Densho Digital Archive
Raechel Donahue and Garrett Lindemann Collection
Title: Nobu Shimokochi Interview
Narrator: Nobu Shimokochi
Interviewer: Raechel Donahue
Date: 2010
Densho ID: denshovh-snobu_2-01-0009

<Begin Segment 9>

RD: So let's talk about something that we discussed with Kaz, which was now that we know that the fourth generation doesn't know very much about what happened, what would you hope that all of the stuff that we're doing or that we're telling, what would you hope to impart to the Yonsei generation?


NS: Well, you know, if they're fourth generation, it'll be their great-grandparents that were in camp. And it was a very special part of history, it's never happened before or since, but to be in a concentration camp is a very special event in American history, and the kids, the fourth generation should know something about it. If you write it, it's unlikely that they will read the book or whatever, but if it's DVD, I think the chance that they will see it will be much better, and they'll have some kind of appreciation for that experience.

RD: Oh, I know. And why is it you're not bitter?

NS: Well, you know, I'm not bitter... well, number one, I don't want to be bitter and just ruin my life just being bitter and moping about something that happened years ago. No, that's not my style. Actually, it was a wonderful experience. You know, your experience molds you, your personality and your beliefs and the way you behave. And I think it was an experience that made me mentally tough. I learned to gambaru and also gaman. Gaman is to endure pain and discomfort, the ability to postpone your desires, delayed gratification, and it's a quality that makes you a better person. And look what you lose if you were bitter. And another thing, too, we were accused of being disloyal, we were a threat to the security of the U.S., were considered a security risk, and I just wanted to prove that they were wrong. And I volunteered for the army at age seventeen, first chance I could get, and I had my chance to prove my loyalty by offering my life for this country. And if that isn't proof of your loyalty, I don't know else, more you can do. Why should I be bitter? I like who I am, and that experience of the camps made me who I am. So I am not bitter, but I know that there were some terrible things done to us, but I'm not bitter. I pay my taxes, I don't cheat, I consider taxes the price of being an American. I don't always agree with how the tax money is spent, but a lot of people who call themselves Americans, they want to cheat on their taxes and do all kinds of things to be anti-authority. Today especially, they don't want... they're anti-government and anti-establishment, they're counterculture. Some of us have a streak of counterculture in our blood. It's not always bad.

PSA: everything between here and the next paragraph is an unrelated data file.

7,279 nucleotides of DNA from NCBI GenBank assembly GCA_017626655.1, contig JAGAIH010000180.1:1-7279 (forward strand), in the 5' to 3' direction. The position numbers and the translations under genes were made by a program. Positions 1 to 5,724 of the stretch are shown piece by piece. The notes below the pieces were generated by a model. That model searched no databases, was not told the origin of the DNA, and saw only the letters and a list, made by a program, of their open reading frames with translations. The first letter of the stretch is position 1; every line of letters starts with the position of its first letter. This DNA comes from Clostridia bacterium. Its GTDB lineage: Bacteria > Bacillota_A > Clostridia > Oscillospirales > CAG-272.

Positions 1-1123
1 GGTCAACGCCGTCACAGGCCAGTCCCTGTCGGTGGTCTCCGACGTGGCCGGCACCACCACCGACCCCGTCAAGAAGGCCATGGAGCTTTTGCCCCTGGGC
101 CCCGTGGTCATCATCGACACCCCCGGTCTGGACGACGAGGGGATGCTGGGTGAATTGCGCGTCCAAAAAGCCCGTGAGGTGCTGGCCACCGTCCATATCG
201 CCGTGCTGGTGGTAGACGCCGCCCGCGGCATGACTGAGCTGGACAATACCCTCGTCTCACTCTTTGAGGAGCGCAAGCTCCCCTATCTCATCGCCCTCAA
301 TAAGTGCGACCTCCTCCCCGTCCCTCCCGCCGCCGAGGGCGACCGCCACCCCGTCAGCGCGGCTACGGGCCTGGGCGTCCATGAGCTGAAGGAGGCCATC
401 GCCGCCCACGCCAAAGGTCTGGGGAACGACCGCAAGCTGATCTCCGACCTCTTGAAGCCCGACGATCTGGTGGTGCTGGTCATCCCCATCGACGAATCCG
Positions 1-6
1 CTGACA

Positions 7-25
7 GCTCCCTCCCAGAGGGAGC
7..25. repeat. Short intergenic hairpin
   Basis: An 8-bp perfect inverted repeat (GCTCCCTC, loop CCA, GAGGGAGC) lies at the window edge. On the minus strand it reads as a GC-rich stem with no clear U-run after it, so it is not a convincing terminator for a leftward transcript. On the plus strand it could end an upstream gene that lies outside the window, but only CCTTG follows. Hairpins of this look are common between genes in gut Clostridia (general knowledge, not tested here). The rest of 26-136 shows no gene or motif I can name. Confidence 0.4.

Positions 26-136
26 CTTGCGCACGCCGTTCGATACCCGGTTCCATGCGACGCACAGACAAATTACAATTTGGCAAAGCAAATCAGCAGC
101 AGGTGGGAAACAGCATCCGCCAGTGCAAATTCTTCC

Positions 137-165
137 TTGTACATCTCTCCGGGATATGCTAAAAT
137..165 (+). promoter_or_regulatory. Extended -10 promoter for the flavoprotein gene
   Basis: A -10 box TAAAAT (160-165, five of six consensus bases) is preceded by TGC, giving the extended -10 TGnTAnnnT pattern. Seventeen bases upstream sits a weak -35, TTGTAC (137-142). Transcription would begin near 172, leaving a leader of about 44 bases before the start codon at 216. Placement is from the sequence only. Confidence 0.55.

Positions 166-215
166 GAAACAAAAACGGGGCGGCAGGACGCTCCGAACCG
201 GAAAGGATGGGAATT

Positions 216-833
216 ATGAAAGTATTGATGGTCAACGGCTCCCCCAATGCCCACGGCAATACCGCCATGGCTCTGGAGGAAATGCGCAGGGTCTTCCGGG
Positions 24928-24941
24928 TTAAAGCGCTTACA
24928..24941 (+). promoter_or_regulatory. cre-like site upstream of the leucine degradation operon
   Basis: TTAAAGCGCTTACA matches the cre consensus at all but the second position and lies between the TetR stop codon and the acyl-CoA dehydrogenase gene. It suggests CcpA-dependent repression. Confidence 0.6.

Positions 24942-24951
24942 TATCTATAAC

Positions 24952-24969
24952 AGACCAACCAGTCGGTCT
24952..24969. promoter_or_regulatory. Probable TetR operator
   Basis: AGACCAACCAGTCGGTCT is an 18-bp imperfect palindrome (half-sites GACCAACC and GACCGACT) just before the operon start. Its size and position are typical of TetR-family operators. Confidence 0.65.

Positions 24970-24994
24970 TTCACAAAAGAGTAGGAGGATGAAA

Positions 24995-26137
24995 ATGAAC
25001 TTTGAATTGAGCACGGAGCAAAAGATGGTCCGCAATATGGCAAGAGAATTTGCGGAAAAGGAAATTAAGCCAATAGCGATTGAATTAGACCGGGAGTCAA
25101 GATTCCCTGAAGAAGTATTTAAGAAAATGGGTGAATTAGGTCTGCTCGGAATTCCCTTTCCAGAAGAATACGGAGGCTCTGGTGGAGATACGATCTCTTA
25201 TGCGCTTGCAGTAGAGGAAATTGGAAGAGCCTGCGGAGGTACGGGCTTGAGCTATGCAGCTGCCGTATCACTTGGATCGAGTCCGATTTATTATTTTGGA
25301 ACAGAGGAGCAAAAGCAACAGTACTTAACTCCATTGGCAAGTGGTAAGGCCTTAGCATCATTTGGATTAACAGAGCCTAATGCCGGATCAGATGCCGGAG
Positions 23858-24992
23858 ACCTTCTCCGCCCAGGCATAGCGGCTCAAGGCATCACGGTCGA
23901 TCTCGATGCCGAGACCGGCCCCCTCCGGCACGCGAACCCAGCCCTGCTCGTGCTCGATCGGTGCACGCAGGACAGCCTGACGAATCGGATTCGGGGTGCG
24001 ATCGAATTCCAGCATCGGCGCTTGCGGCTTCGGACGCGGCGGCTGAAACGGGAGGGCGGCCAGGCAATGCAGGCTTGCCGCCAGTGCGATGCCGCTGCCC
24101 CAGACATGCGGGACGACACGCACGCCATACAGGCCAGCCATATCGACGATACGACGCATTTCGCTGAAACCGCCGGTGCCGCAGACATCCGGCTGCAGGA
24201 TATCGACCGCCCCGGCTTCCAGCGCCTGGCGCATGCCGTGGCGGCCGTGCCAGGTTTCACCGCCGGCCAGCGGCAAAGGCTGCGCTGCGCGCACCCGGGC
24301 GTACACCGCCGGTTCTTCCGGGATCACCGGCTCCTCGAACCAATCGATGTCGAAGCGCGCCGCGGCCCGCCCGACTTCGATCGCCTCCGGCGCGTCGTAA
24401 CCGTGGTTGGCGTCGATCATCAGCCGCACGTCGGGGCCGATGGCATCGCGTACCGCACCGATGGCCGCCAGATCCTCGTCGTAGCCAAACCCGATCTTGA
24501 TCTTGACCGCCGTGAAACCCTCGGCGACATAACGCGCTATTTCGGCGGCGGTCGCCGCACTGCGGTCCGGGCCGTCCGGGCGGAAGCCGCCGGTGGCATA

RD: Did you want to say something about the high school?

NS: Yeah.

RD: I wanted to talk just a little bit, I don't know what you were going to say, but everybody looked so stylish. They looked way hipper than the white kids. Everybody's got those great haircuts and the right pants --

NS: But you know, in camp, we wore patched clothes. [Laughs] And we had to be very frugal. So we couldn't buy clothes just for the style or for the looks. But we tried to be, and it's the best we could do.

RD: Everybody looks cool, though. What kind of music did you like?

NS: Oh, all that pop music. And you know, when we were at Santa Anita, it just brought back memories. I could still hear Harry James' "Sleepy Lagoon," because I heard it over and over when we were in camp. And there was a bunch of other songs of that time that the young kids listened to over and over. We had a lot of idle time in the camps, and you know...

RD: Were you listening to the radio or where you listening to records?

NS: Radio. Yeah, we couldn't pay records.

RD: They had a radio for you?

NS: Yeah. We had to bring our radio. What we did is we had a, what do you call it, a shortwave radio, and that was outlawed. They didn't want you to have that, so we got rid of it and bought a smaller radio, and that's what we took to camp.

RD: Do you have something else you wanted to add?

NS: Well...

RD: About school.

NS: Yeah. You know, today we have all kinds of problems. We have drugs, violence, dropouts, teenage pregnancies, it can go on and on and on about problems in schools today. But we had none of that. Kaz talks about juvenile delinquents, well, they were, the damage they did or the bad things they did just was nothing compared to today. It was, I don't know, things that they didn't damage anything, they didn't write graffiti all over everything, we didn't break anything, it just, we were good kids. You know, compared to today, and oh, there was a little bit of bullying that went on, but we were, I think, great kids compared to today. We had a great respect for other people, especially elders, that we don't have today. Our teachers were called sensei, and sensei is a term of respect used for doctors, professors, pastors, government officials. So in other words, the teachers were very highly respected, and what the teacher said went, it goes. If you cross the teacher, we caught the dickens for that.

RD: From your parents?

NS: Yes. And not only that, but if you misbehaved, it was... it brought shame to your family, dishonor. So every time we went somewhere, we were reminded, don't bring shame to your family. And it's so different from today's society.

RD: Maybe this will help it a little bit.

NS: Yes, I hope so.

<End Segment 9> - Copyright © 2010 Raechel Donahue and Garrett Lindemann and Densho. All Rights Reserved.